Left topples right in France’s rejection of reforms

PARIS (AP) — Profiting from voter anger over unemployment and a colossal miscalculation by President Jacques Chirac, leftist parties scored stunning victories in parliamentary voting Sunday and won the right to share power with the president.
The results represented an extraordinary comeback for the French left after its crushing defeat in parliamentary elections four years ago and an equally dramatic setback for Chirac, who now will be forced to share power with a left-wing government until the end of his term in 2002.
Socialist leader Lionel Jospin will likely be the new prime minister, replacing conservative Alain Juppe just two years after Chirac defeated Jospin in the presidential election.
Entering Sunday’s runoff vote, Chirac’s conservatives faced a tough sell. Voters in this traditionally state-dominated society were weary of calls for further free-market reforms and government downsizing to reduce a nagging 12.8 percent jobless rate and qualify for Europe’s new currency, the euro.
Following its defeat in first-round voting on May 25, Chirac’s center-right coalition also tried to rally disgruntled French voters around the specter of a return to the budget-busting policies of previous Socialist governments. It didn’t work.
While exit polls by three agencies earlier had indicated the Socialists and their non-Communists allies would muster a majority in the 577-seat National Assembly, they missed that goal by 14 seats. The result is that the Socialists will need the support of the Communists, with whom they have quarreled over policy.
According to final official results from the Interior Ministry, the Socialist-led coalition took 275 seats to the conservatives’ 247 seats. The Communists won 39.
“I give my gratitude to the French who gave their confidence to so many candidates of the Socialist Party, the left and the Greens,” Jospin said. “It’s a demand for real change …a demand for an economic and social policy at the service of man.”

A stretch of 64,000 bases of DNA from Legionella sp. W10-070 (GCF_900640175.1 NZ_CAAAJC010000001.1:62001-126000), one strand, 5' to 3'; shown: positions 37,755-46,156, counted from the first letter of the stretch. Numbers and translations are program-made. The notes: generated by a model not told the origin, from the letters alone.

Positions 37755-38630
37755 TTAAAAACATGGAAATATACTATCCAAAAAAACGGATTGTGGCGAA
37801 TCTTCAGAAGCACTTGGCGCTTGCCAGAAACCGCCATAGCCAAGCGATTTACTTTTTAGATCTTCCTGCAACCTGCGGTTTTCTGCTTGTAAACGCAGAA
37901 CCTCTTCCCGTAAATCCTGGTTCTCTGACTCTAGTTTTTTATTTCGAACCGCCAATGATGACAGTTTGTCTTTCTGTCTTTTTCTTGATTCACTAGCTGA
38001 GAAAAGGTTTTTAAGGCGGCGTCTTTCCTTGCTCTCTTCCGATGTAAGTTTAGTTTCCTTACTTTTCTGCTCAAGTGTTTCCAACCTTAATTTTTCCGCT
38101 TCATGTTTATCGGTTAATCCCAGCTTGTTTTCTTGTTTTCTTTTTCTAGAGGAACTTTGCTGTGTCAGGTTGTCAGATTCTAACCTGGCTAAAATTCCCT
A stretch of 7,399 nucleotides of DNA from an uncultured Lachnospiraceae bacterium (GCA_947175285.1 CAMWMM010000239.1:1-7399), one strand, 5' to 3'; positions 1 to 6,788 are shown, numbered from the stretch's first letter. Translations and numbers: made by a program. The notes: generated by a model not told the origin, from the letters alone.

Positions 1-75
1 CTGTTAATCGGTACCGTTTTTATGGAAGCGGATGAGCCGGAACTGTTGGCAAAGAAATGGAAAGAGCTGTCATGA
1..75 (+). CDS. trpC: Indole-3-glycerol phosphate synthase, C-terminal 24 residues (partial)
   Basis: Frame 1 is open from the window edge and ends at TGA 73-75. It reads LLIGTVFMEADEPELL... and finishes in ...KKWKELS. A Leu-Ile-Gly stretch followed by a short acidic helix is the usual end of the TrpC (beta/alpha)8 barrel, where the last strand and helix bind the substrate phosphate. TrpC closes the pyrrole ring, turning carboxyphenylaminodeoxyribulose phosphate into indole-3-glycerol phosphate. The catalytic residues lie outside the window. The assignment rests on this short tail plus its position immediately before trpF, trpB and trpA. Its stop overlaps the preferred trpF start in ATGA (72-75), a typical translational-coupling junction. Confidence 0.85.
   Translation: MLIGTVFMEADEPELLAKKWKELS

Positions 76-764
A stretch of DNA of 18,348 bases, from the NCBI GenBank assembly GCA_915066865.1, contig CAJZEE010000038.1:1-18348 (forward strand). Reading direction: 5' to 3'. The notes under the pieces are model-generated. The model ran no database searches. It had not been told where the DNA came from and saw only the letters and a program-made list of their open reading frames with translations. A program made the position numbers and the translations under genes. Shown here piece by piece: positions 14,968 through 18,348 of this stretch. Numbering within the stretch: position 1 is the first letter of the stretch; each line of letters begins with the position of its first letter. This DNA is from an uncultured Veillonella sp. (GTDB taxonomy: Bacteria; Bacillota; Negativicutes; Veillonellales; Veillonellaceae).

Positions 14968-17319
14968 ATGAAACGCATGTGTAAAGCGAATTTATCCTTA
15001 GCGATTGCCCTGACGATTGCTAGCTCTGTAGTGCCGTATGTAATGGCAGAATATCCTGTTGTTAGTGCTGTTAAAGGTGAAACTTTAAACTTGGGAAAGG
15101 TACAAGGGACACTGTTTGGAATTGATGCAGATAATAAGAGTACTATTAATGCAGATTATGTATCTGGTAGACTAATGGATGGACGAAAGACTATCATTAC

“I wish luck to those who will govern France,” a dour Juppe, France’s most unpopular premier since the 1950s, said as he conceded the right’s defeat. “We were unable to convince the French that we were going in the right direction.”
Jospin also noted the “demand for a reorientation of European construction, to which we hold,” referring to the euro and European integration.
Hundreds of Socialist supporters sang and danced outside the party’s election night headquarters on the Left Bank, chanting “Jospin, Jospin.”
The losing Conservatives acknowledged that they had not effectively made their case to French voters.
Conservative ex-Premier Edouard Balladur admitted that conservatives have to “recapture the confidence of those who left us. This is our task for the future.”
Unless Chirac calls new elections, which he has the power to do a year after the election, the new National Assembly will remain until 2002, when Chirac’s term also comes to an end.
Meanwhile, National Front leader Jean-Marie Le Pen called for Chirac’s resignation. “He should give his office back to the people who elected him,” Le Pen said.
Le Pen, whose anti-immigrant party siphoned votes from the governing coalition, had endorsed only a handful of non-Front candidates and called for the defeat of several leading conservatives, including Juppe.
Chirac has sought to cut the budget deficit from 4.2 percent of gross domestic product last year to 3 percent by the end of this year to qualify for the euro, planned for 1999.